TSS Duke of York (1935)

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Career
Name: Duke of York 1935-1942
HMS Duke of Wellington 1942-1948
Duke of York 1948 - 1963
York 1963
Fantasia 1963 - 1975
Owner: 1935-1948: London Midland and Scottish Railway
1948-1964: British Transport Commission
1964-1975: Chandris Lines
Operator: 1935-1948: London Midland and Scottish Railway
1948-1964: British Transport Commission
1964-1975: Chandris Lines
Port of registry: Lancaster, United Kingdom United Kingdom
Route: 1935-1939: Heysham - Belfast
1952-1964: Harwich - Hook of Holland
Builder: Harland and Wolff, Belfast
Yard number: 951[1]
Completed: 4 June 1936[1]
Out of service: 1975
Identification: IMO number: 128318
General characteristics
Type: Turbine steam ship
Tonnage: 3,743 GT
Length: 339.2 ft (103.4 m)
Beam: 55.2 ft (16.8 m)
Draught: 17.9 ft (5.5 m)
Installed power: 502 NHP
Propulsion: Twin screw
Speed: 12 Knots

The Duke of York was a steamer passenger ship initially operated by the London Midland and Scottish Railway which saw service from 1935 to 1964.[2] She was renamed HMS Duke of Wellington for the duration of World War II.

In service[edit]

Built at Harland and Wolff, Belfast and completed in 1935, she was designed to operate as a passenger ferry on the Heysham to Belfast, alongside the existing 1928 ships on that route, RMS Duke of Lancaster, the RMS Duke of Rothesay and the RMS Duke of Argyll,

She introduced a new principle into the cross-channel trade, the tourist class, which had been in use on the Atlantic lines since 1928.

The Duke of York had one of the earliest automatic fire extinguishers, by Grinnell. Small glass tubes contained a liquid which expanded on a given temperature being reached, and burst the containers, opening water valves above.

HMS Duke of Wellington[edit]

The Duke of York was requisitioned in 1942 for war service. She was renamed as HMS Duke of Wellington as there was a battleship with the name "Duke of York". She was converted to a "Landing Ship, Infantry (Hand-Hoisting)" the latter part referred to her hand operated davits; abbreviated to LSI(H)

The conversions allowed her to carry 250 troops and ten Landing Craft Assault to carry them to shore.[3] For anti-aircraft defence a 12 pounder gun and eight 20 mm cannon were fitted.

She took part in Operation Jubilee, the raid on Dieppe on 19 August 1942, carrying The Black Watch (Royal Highland Regiment) of Canada.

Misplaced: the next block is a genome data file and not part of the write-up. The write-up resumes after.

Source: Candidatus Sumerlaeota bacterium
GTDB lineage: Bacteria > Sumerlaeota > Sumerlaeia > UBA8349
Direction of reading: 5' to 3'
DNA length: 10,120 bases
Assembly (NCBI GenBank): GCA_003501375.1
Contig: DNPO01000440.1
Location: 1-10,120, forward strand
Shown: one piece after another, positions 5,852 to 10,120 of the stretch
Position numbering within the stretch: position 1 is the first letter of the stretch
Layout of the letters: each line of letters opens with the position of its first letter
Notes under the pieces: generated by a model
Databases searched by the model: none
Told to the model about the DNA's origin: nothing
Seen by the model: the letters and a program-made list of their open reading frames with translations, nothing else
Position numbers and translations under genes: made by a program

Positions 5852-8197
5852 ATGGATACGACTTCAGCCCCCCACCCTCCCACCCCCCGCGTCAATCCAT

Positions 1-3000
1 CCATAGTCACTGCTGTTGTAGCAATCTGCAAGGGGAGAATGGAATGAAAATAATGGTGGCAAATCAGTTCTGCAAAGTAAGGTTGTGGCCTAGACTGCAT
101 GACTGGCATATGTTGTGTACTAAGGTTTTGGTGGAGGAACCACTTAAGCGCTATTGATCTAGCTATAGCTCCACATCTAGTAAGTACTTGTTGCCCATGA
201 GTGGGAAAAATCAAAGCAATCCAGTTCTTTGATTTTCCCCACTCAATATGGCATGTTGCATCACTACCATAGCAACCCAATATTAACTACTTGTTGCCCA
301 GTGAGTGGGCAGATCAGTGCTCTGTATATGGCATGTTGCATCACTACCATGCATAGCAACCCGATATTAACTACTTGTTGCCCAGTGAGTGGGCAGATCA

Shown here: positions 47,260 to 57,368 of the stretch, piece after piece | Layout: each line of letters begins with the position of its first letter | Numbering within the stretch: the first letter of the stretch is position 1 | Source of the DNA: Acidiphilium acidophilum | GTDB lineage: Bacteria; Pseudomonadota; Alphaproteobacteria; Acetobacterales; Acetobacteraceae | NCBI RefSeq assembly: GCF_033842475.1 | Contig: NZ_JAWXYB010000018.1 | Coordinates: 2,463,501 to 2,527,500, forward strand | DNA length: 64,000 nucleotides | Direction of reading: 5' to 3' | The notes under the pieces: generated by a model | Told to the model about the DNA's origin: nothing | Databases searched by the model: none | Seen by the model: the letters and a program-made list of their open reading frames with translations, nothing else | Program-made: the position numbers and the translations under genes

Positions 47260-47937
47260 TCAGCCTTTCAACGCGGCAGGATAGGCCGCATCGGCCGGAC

She took part in the Normandy landings in 1944.

At the end of the War, she transported troops between Tilbury and Ostend.

Post World War II[edit]

She reverted to her original name after the war, and in May 1948 [4] [5] she was transferred to the Harwich to Hook of Holland service, alongside the Arnhem.

Originally a twin funnel vessel, she was rebuilt in 1950 with a single funnel. She was upgraded from coal to oil firing and cabin accommodation for 520 passengers was provided.

On 6 May 1953, she collided in fog with the American freighter USNS Haiti Victory.[6] Six passengers were killed[7] and the bow was completely sheered off just in front of the bridge.

She was re-built by Palmers Shipbuilding and Iron Company of Jarrow-on-Tyne with a more modern shaped bow and lengthened by about 7 ft. She rejoined the Harwich fleet in 1954.

She was sold in August 1963.

Fantasia[edit]

She was sold to Chandris Lines in 1963 and originally named York she was sent to Smiths Dock Company for conversion work which was completed after transfer to the Chandris Company's own shipyard at Ambelaki.[8] She entered service in 1964 as the Fantasia.[9] She ran mainly on cruises in the Eastern Mediterranean, with some winter charters to religious tour groups. She was withdrawn in December 1975 and was broken up in 1976 [10] in Spain.

References[edit]

  1. ^ a b McCluskie, Tom (2013). The Rise and Fall of Harland and Wolff. Stroud: The History Press. p. 144. ISBN 9780752488615. 
  2. ^ British nationalised shipping, 1947-1968, William Paul Clegg, John S. Styring – 1968
  3. ^ http://uboat.net/allies/warships/ship/13472.html
  4. ^ Haws, Duncan (1993) ; Page 182
  5. ^ Clegg, W Paul + Styring,John S. (1971) ; Page 29
  6. ^ The Times 7 May 1953
  7. ^ The Times 7 January 1954
  8. ^ Clegg, W Paul + Styring, John S. (1971) ; British Railways Shipping and Allied Fleets - The Post War Period ; Newton Abbot, David & Charles ; Page 30 ; ISBN 0 7153 5140 0
  9. ^ The Chandris Liners and Celebrity Cruises. Peter Plowman. 2006. p. 127
  10. ^ Haws, Duncan (1993) ; Merchant Fleets - Britain's Railway Steamers - Eastern & North Wsstern Companies + Zeeland and Stena ; Hereford , TCL Publications ; Page 182 ; ISBN 0 946378 22 3

External links[edit]